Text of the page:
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Zan Thompson

Making Resolutions Year In, Year Out

January 10, 1988|Zan Thompson

On the evening of the first day of the year, I spoke to two men who were going on diets and on the wagon. Fortunately for one of them, I do not think that he can be held to those spine-stiffening resolves because he was rosy with good will at the moment, having started the day at 5:30 a.m. with a nice, hot buttered rum against the cold of the Pasadena morning and the Tournament of Roses.

He had joined a designated driver to proceed from the bleachers to a tailgate picnic in Brookside Park, where he had several Bloody Marys and then watched USC lose to Michigan State. It was a good game but as some great philosopher has said, "Second don't count."

Watching such a game places the viewer under terrific pressure, so my friend managed several cups of coffee with a dollop of brandy in each one. By the time I was talking to him, his head was pounding like the engine of the "Skunk Train" in the redwoods of Northern California.

It is easy, nay, it follows as the night the day, that at times like this a person is prone to make resolutions so stern that only Cotton Mather could hope to keep them. Thus, I do not know if my friend is accountable for all his starchy vows. But maybe he'll keep them.

The other gentleman, who is going on a fat-free, salt-free, booze-free diet, doesn't know it yet. His wife told me. She is one of those small, Dresden-doll women with delft-blue eyes and a will like Balto, the dog who got the serum through to Nome. Her husband has probably lost at least five pounds by now.

Have you made a list of resolutions? Have you put together a bunch of hair-shirt vows that are high-minded and impossible? It must be the Puritan ethic and some squeaky-shoed ancestors with turned-down mouths that impel us to clutch these promises to our bosoms. Actually, I am going to try to do better. I am going to accept the fact that I will never be a size 4, although Patsy is, nor will I ever be able to type with 10 fingers.

But I am going to do better about getting places on time because I cannot stand to hear one more time that, "Punctuality is the courtesy of kings." And I am already doing better about putting away the car keys in the same spot in the left front drawer in the chest.

However, I am not going to listen to "War and Peace" on a cassette while I am going my appointed rounds. Nor am I going to learn Spanish, although it is totally ridiculous not to speak Spanish after having lived in Southern California all my life. Nor am I going to make bread out of stone-ground flour so I will glow with health. Nor am I going to learn to play medieval country airs upon the recorder.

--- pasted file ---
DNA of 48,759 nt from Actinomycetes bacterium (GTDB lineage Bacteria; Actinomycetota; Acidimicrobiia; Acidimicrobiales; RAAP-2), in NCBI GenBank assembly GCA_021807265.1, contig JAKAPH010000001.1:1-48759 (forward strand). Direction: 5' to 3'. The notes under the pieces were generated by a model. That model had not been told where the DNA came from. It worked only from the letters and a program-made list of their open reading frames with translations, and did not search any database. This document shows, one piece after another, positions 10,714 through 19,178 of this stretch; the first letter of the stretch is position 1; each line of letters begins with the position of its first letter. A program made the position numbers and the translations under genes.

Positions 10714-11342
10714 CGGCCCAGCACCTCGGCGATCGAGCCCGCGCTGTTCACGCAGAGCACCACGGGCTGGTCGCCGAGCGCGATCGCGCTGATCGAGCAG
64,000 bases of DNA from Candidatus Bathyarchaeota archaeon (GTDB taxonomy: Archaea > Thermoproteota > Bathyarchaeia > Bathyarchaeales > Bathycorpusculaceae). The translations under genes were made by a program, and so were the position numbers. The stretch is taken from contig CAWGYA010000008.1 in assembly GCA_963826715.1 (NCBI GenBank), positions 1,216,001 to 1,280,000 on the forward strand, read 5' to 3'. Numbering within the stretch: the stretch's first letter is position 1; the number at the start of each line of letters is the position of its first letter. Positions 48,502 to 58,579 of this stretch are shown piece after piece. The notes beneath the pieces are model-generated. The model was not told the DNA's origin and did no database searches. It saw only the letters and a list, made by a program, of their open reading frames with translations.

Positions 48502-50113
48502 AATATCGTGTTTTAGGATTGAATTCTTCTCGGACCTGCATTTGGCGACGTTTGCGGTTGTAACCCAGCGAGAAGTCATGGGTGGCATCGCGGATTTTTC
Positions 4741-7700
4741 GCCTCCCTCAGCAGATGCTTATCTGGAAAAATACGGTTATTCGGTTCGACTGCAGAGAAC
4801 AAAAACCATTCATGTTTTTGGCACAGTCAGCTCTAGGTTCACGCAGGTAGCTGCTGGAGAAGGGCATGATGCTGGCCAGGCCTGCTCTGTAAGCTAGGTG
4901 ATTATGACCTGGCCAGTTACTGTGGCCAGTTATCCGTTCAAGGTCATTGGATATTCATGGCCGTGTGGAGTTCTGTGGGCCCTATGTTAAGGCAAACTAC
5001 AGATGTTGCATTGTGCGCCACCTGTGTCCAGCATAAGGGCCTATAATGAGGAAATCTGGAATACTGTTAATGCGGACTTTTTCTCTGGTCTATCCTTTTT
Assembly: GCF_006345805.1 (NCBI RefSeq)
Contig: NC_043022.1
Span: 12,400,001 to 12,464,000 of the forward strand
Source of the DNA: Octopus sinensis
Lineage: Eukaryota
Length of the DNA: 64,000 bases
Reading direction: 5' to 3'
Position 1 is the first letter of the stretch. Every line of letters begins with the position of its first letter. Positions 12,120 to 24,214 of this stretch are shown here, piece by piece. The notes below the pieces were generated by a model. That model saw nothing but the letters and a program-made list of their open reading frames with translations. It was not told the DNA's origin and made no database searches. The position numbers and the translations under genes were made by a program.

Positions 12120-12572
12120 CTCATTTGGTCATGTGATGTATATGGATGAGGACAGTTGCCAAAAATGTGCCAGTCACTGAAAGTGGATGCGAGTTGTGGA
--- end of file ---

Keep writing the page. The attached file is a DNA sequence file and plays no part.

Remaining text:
It is sad, and I have come to the sullen acceptance after a number of New Year's Days, that I am really not going to change very much. I am going to conform just enough. We have already bought a wrench with a big long handle to turn off the gas and we did it before the Oct. 1 earthquake. We know where to turn off the water and the electricity and we have half-a-gallon of water, at least, in every closet in the house. That's after we saved a big bottle outside until it went bad and we realized we couldn't lift it anyway.

I put the water in the half-gallon Scotch bottles, which Patsy empties at a seemly pace. The other night, conscientious little thing that she is, she asked, "Am I drinking fast enough? Am I falling behind?"

I assured her that she was doing fine and that we had enough water for a week or so. She wants to do her part, which is admirable, but I do not want her to make the sacrifice of becoming tipsy just so we can have enough water when the really big one comes.

And we have some food. It runs to pate and Orville Redenbacher's popcorn, which, of course, would be useless without the microwave. I do intend to get some extra food for Peaches and Mrs. Goldfarb and keep it in the sun room, though why the sun room should stand when the rest of the house slides gracefully down the hill, I can't imagine.

I think I have a start, albeit modest, on the earthquake supplies. Oh, and we have a first-aid sack of rudimentary stuff collected by my dear friend, pharmacist Bill Econome at Sturges' Pharmacy, a center of civilization in these hills.

And that is really all I'm going to do about resolutions, in spite of Robert Browning and his reach exceeding his grasp.

It is simply that it is far worse for your character and your self-respect to keep skipping down the same old path while you berate yourself. It is better to face the fact that you are not absolutely perfect. Just almost.

I am going to take tremendous joy in small and fine things, like that young American eagle who got caught in the slipstream of a big jet and ended up in Ireland. He was found by an Irish ornithologist who let him rest from his jet lag, gave him a good meal, and sent him back to the United States on Aer Lingus, first class. I hope he had smoked salmon. I'm not at all sure he was caught in the slipstream. Maybe he had been looking across the gray-blue Atlantic for a long time and wondering what was over there. Then finally, he thought to himself, "What the hell, Sam, let's give it a go," and he ended up in Ireland.

For 1988, may we all do as well as that young eagle, head to the wind and the clean salt spray and end in Ireland. And to all of you who watch the sky, a happy new year.

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